It is not yet studied which frailty component contributes most strongly to socioeconomic inequalities in frailty. By uncovering this, interventions could be directed towards narrowing the gap in frailty between persons with a higher versus a lower SES. In the FI approach and other frailty measures such as the FRAIL scale, morbidities are considered as part of frailty[2, 12]. Theoretically morbidities precede the other frailty components of the FI, as proposed in different health models[15, 16]. Having certain morbidities at a younger age, such as depression or cardiovascular disease, could lead to an increase in ADL and/or IADL limitations at older age[17]. Studies using Fred’s frailty phenotype have showed that both number and specific morbidities such as obesity partly explained why persons with a lower SES were more frail compared to persons with a higher SES[9, 18]. Therefore we hypothesize that the presence of morbidities could mediate the association between SES and other components of the FI.

The aim of this study was, 1) to assess the association between SES indicators and a) ‘overall’ frailty and b) the distinct frailty components (morbidities, ADL, IADL, health-related quality of life (HRQoL), psychosocial health and SRH), and 2) to assess whether and to what extent the number of morbidities mediates the association between SES and the other frailty components (ADL, IADL, HRQoL, psychosocial health and SRH).

Methods

Study design and population

We applied a cross-sectional study design using data from The Older Persons and Informal Caregivers Survey Minimum DataSet (TOPICS-MDS)[19]. TOPICS-MDS is a data-base designed to capture information on the well-being of older persons in the Netherlands. TOPICS-MDS was developed to collect uniform information from studies funded under the National Care for older citizens Programme[20]. Included survey items were based on the recommendations of experts who identified key outcomes in older persons’ health[19]. Data were collected between 2010 and 2013 in 50 studies in the Netherlands. TOPICS-MDS consists of pooled data of these studies which differ across study design, sampling framework, and inclusion criteria. TOPICS-MDS is a fully anonymized data set, and therefore this analysis was exempt from ethical review (Radboud University Medical Centre Ethical Committee review reference number: CMO: 2012/120).

Our analysis was restricted to data from independently living Dutch persons aged 55 years and older. We further excluded persons with more than 15 missing items for the FI (n = 3658), missing education level (n = 221) or country of birth (n = 1569). The final sample comprised of data from 30 studies of 26,014 persons (see Fig 1).

Frailty and components

Frailty was measured by the TOPICS-Frailty Index (TOPICS-FI), which was developed and validated using TOPICS-MDS data by Lutomski et al.[21]. In our study we included the 45 item TOPICS-FI, after exclusion of the item measuring prostatism. Searle et al. showed that a FI with 30–40 variables is accurate for predicting adverse outcomes[13, 22]. The TOPICS-FI was calculated when at least 30 items were available. This was done by adding up the number of health deficits a person reported, divided by the total health deficits measured for this person, following Searle et al.[13]. This resulted in a score between 0–1, where higher scores represent higher frailty.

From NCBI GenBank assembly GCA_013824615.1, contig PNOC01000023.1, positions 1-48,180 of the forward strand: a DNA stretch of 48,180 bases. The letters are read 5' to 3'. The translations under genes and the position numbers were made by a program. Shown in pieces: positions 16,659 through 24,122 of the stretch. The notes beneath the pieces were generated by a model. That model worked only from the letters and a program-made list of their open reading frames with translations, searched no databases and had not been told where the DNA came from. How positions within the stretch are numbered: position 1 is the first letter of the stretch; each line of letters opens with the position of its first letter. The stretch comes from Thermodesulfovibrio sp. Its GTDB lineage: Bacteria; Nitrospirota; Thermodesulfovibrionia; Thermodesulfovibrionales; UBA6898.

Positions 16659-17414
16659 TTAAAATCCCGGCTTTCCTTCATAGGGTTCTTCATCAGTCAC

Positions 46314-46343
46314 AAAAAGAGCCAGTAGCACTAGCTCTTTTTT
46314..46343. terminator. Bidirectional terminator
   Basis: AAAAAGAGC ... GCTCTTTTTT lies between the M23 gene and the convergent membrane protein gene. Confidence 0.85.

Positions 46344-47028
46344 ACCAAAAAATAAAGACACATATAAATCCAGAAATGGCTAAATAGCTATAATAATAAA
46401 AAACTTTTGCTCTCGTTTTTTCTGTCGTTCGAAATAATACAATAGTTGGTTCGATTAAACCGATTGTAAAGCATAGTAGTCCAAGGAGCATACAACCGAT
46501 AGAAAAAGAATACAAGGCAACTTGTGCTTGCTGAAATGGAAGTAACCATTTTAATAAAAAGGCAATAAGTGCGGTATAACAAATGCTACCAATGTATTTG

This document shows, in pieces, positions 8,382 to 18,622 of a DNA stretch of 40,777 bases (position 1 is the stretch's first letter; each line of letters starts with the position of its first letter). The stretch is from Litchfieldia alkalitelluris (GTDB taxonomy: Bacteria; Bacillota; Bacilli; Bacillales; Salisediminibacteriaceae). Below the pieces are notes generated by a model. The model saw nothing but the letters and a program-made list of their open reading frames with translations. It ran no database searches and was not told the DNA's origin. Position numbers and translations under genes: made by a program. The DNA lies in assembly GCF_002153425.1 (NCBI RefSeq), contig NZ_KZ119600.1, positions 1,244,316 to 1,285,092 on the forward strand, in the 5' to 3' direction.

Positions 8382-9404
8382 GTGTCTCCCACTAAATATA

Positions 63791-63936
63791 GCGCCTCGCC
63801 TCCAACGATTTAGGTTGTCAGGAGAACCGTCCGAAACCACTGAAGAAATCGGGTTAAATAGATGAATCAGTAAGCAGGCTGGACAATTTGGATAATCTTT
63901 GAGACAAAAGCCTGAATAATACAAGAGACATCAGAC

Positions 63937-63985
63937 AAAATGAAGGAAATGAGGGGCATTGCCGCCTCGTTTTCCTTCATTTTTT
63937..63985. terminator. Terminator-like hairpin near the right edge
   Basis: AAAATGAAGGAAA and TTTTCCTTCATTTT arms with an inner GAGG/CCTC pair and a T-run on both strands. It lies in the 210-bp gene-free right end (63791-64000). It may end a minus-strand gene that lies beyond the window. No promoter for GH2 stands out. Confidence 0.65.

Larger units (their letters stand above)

The TOPICS-FI as used in this study consists of 45 items that belong to six components, each measured by validated instruments; morbidities, ADL, IADL, HRQoL, psychosocial health and SRH[13]. The component ‘Morbidities’ was measured by 16 items regarding the self-reported presence (yes/no) of diabetes, stroke, heart failure, cancer, respiratory condition (asthma, chronic bronchitis, lung emphysema or Chronic obstructive pulmonary disease (COPD), incontinence, joint damage of hips or knees, osteoporosis, hip fracture, fractures other than hip, dizziness with falling, depression, anxiety/panic disorder, dementia, hearing problems, vision problems. The component ‘ADL limitations’ was measured by 6 items using a modified version of the Katz instrument[23, 24]. Persons could indicate whether they needed help (yes/no) with the following activities: bathing, dressing, toileting, incontinence, sitting down, eating. The component ‘IADL limitations’ was measured by 9 items using a modified version of the Katz instrument[23, 24]. Persons could indicate whether they needed help (yes/no) with the following activities: using the telephone, travelling, shopping, preparing a meal, cleaning, taking medications, handling finance, brushing hair and walking. The component ‘HRQoL’ was measured by 6 items of the EuroQol 5D+C[25]. Persons could indicate whether they had problems (no/some/extreme) with the following: mobility, self-care, usual activities, pain/discomfort, anxiety/depression and cognition. The component ‘Psychosocial health’ was measured with 5 items of the RAND-36 [26]. Persons could indicate how much of the time in the past month (none/a little/ some/a good bit/most/all) they had been the following: nervous, calm, downhearted, happy and down in the dumps, and how much time (none/a little/some/most/all) health problems had interfered with social activities. The component ‘SRH’ was measured with 2 items of the RAND-36[26], one regarding perceived current health status (poor/fair/good/very good/excellent) and one regarding perceived changes in health in the past year (much worse/slightly worse/about the same/a little better/much better). The score for each component of the TOPICS-FI were calculated analogous to the FI, by adding up the health deficits within the FI component that a person had, divided by the total of possible health deficits included in the component[13]. This resulted in a score between 0–1, where higher scores represent worse health. We accepted no missing variables for SRH and a maximum of 1 of 3 missing variables for other FI component scores.